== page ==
Hice et al., 1985. [18] Five healthy adult cyclists (three males, two females) who cycle at least 3 hrs weekly. All participants wore flexible soled shoes and used flat pedals. Participants were tested with custom-made foot orthoses or without any orthoses. The CFO was made from rigid thermoplastic and were ¾ length. A neutral suspension casting technique was used to make the orthoses. Forefoot posting was applied to each CFO to achieve forefoot-rearfoot alignment. Oxygen consumption and heart rate. Non-randomised, repeated measures, non-controlled study. A statistically significant decrease in oxygen consumption was found during the orthoses intervention when compared to no orthoses (p < 0.05). A decrease in heart rate was also observed when the subjects wore the orthoses compared to not wearing them, although only measurements at rest were statistically significant (p < 0.05).
Koch et al., 2013. [7] Eighteen competitive male cyclists and triathletes. There was no report of shoe, cleat and pedal characteristics that each participant used. Participants were tested with cycling specific, commercially available, carbon-fibre cycling orthoses (Solestar, GmbH, Berlin) or non-contoured inserts. Mean power production, peak power production. Randomised, repeated measures, single blinded, controlled study. There were no significant differences mean power production (p = 0.76) and peak power production (p = 0.53) between both conditions.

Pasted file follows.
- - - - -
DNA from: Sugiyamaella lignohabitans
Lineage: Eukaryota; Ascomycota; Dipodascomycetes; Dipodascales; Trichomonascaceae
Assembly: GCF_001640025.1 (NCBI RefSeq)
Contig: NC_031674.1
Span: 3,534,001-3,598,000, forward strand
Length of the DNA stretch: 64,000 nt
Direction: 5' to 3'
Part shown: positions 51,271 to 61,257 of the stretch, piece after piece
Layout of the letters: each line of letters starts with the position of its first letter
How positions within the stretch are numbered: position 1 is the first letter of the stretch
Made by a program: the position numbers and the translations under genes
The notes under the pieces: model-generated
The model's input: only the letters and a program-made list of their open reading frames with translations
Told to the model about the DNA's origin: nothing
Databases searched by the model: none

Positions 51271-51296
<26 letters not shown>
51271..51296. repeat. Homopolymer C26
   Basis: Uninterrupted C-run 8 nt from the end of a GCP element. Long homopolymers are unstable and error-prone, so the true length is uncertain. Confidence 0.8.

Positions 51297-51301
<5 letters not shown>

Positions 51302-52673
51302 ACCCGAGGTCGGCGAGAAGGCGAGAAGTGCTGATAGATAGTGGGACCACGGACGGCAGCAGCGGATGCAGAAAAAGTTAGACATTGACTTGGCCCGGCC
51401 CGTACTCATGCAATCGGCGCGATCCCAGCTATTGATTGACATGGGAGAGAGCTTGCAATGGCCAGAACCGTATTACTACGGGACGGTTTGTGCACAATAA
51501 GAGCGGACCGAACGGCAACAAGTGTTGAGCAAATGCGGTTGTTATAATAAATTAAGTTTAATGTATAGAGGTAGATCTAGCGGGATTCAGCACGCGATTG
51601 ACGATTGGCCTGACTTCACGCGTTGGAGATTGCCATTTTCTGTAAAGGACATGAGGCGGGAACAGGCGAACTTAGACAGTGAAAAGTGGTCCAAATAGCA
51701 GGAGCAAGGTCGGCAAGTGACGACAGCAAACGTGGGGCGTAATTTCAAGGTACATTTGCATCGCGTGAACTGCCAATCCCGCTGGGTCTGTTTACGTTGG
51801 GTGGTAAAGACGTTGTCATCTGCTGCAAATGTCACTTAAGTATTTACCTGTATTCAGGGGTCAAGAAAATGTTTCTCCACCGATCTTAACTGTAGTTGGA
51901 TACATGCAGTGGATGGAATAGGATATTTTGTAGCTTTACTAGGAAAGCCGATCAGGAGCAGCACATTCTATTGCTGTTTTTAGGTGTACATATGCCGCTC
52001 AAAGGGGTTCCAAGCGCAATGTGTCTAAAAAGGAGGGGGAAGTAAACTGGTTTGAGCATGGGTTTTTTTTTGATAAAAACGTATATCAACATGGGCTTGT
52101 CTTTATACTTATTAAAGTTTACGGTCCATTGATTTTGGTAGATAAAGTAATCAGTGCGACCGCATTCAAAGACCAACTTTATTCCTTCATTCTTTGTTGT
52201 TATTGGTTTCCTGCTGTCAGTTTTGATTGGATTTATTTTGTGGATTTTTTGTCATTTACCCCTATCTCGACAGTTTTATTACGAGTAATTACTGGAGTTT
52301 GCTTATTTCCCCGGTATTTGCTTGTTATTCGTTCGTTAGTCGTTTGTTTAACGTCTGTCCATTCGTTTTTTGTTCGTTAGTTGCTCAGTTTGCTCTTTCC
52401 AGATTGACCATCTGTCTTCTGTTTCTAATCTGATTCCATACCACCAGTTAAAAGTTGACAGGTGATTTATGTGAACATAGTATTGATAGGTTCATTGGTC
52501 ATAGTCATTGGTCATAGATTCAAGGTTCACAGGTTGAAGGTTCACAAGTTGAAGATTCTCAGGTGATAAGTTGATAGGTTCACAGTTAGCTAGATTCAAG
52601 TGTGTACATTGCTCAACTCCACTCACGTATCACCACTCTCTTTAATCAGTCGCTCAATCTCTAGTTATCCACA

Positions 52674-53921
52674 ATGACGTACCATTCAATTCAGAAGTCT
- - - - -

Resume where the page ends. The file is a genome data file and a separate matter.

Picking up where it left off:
Mean age: 26.3 years (±5.6)
Mean height: 181.9 cm (±4.7)
Mean mass: 76.7 kg (±4.4)
Foot length: 28.2 cm (±0.8)
O’Neill et al., 2011. [20] Twelve competitive cyclists (nine males and three females) There was no report of shoe, cleat and pedal characteristics that each participant used. Participants were tested with their own cycling-specific custom-made foot orthoses or without any orthoses. A variety of materials were used for each participant’s CFO, such as carbon fiber, polyvinyl alcohol (PVA) and plastic material. 10 of these orthoses were full length, while the remaining 2 were ¾ length. There were also a variety of modifications added to each orthoses, such as rearfoot and forefoot wedges, 1st metatarsophalangeal (MTPJ) cut out, metatarsal domes. Maximum hip adduction, maximum knee abduction angle, total range of motion of tibial rotation, and coronal plane knee movement during the power phase of pedal stroke. Non-randomised, repeated measures, non-controlled study. No systemic effects from the CFOs were seen. Statistically significant subject specific effects, such as reduced tibial internal rotation motion, increased knee-to-bike distance and reduced knee abduction angle, from the CFO were reported (p < 0.05). All subjects had significant left to right leg differences during the power phase of pedalling.
Mean age: 40.0 years (±14.8)
Mean height: 179.4 cm (±7.6)
Mean mass: 82.7 kg (±8.0)
Cycling experience: 14.0 years (±9.7)
Mean age: 29.0 years (±4.0)
Mean height: 169.7 cm (±7.3)
Mean mass: 63.6 kg (±7.5)
Cycling experience: 8.3 years (±3.1)
  1. Note: All available statistical data (i.e. mean differences, confidence intervals, p values) from the studies have been provided. All available information on shoe, pedal, cleat, and orthoses used by participants have also been provided.
  2. Abbreviations: MD mean difference, SMD standardised mean difference (greater than 1.2 defined as large differences, 0.6 to 1.2 defined as moderate differences, and less than 0.6 defined as small differences).